Archive for November 17, 2009


Sophie Peterman Tells the Truth! by Sarah Weeks, illustrated by Robert Neubecker

Sophie Peterman is a veteran big sister, and she is here to tell you the hard truth about babies.  “Babies are not sweet.  Babies are not precious.  Babies are not cute.  Babies are YOUR WORST NIGHTMARE!”  Told with a broad sense of humor but lots of real truths of being an older sibling, this book is a great antidote to new baby books that look only at the sweet and cuddly parts of infants.  As Sophie will happily tell you, babies leak, they make strange noises, and they smell bad.  Even Sophie has to admit though that you can get attached to them.

The humor here really carries the book from a swallowed marble to the ransacking of an underwear drawer. This is pure child humor that elementary age kids will really enjoy from poop to farts.  Neubecker’s illustrations are done in thick lines using India ink which is then digitally colored.  The various expressions on Sophie’s face are a large part of the humor as is the constant delight of the baby. 

A very funny book on babies perfect for those older siblings who have seen it all or for that new sibling who will appreciate a humorous cautionary tale.  Appropriate for ages 4-7.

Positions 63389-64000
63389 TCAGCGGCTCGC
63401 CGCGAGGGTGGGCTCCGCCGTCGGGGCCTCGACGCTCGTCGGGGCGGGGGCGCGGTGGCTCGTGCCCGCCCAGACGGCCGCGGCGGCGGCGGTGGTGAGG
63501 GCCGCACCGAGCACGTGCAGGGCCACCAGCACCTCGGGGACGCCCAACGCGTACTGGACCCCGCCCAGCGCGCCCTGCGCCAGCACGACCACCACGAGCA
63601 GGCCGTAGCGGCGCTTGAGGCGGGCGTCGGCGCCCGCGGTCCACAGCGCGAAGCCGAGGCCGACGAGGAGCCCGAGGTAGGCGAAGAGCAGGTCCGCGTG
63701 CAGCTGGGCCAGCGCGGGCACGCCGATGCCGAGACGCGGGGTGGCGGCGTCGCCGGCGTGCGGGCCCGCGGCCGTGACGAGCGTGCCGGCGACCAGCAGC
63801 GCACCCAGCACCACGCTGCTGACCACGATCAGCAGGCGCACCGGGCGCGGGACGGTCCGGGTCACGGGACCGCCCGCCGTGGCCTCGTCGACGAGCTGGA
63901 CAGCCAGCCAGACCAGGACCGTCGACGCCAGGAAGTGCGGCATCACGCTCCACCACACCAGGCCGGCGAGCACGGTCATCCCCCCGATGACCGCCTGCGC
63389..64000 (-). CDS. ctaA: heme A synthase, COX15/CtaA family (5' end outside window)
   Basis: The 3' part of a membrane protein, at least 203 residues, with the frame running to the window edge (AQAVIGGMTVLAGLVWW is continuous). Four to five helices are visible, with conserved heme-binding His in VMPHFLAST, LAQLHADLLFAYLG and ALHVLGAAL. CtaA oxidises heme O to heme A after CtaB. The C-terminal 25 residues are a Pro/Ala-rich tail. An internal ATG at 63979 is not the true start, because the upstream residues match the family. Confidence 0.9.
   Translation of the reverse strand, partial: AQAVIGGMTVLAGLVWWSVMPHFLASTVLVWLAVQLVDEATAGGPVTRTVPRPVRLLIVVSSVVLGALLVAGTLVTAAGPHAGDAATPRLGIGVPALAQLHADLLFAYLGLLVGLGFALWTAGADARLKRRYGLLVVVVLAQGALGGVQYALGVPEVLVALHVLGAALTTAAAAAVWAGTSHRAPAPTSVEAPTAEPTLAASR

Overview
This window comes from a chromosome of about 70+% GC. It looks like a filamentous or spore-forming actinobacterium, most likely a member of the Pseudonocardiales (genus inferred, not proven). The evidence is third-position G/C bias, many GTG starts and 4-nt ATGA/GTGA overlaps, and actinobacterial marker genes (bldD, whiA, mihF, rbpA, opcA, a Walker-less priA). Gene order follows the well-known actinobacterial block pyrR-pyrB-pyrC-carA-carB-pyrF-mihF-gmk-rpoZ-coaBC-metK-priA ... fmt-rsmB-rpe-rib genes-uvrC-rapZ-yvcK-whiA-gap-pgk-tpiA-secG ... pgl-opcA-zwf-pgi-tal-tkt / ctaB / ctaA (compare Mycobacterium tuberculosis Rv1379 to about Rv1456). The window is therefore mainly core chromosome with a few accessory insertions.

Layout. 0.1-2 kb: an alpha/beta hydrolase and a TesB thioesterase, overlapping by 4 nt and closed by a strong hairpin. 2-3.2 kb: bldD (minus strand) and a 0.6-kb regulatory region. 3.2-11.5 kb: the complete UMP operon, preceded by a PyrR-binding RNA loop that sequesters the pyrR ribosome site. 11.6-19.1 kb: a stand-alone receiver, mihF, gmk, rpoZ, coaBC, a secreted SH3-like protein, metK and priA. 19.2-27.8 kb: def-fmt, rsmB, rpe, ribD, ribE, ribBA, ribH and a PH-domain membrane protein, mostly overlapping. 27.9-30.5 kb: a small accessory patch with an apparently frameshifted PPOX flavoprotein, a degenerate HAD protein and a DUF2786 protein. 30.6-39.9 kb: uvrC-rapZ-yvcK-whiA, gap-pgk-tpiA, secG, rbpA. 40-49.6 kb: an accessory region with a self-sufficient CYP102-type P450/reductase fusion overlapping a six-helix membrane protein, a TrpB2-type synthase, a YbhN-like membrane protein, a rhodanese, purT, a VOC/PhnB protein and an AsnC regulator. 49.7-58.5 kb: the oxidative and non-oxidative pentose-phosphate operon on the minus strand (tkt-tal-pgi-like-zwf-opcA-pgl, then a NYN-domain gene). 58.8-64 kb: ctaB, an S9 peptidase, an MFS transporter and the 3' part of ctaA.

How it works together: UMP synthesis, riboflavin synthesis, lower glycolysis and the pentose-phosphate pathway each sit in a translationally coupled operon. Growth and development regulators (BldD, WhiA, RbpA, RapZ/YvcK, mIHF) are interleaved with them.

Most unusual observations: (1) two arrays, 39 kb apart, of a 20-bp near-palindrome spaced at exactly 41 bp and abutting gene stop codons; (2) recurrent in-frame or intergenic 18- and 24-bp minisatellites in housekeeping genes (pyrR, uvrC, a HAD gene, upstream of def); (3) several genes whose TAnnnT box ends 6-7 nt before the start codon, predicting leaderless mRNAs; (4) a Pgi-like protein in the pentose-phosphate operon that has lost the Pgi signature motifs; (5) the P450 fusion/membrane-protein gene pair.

Reviewed from copy received from publisher.

Rocker Babies Wear Jeans by Michelle Sinclair Colman, illustrations by Nathalie Dion

Part of the Urban Babies Wear Black series, I consider this one of the best of that group.  Perfect for hip parents who want to raise a little rocker, this book is filled with humor and puns.  Favorite lines are “Rocker babies shake their booties” and “Rocker babies do jam sessions.”  Both showing babies doing very normal baby things.  A winning entry in a popular series.

Reviewed from copy received from publisher.

 

Yum Yum, Baby Bundt by Jamie Harper

This board book opens with a charming recipe for lunch that combines 1 hungry baby, 1 washable bib, 1 highchair, toys, and then the lunch itself and all of the plates, sippy cup, etc.  The book then moves into more of a narrative story where a helpful big sister gets her younger sibling through a meal of pasta, veggies, fruit and cookies.  The story is told briefly with the humor added through the illustrations.  A recipe for a great read, this book is a gem because of the positive relationship it shows between siblings.

Reviewed from library copy.

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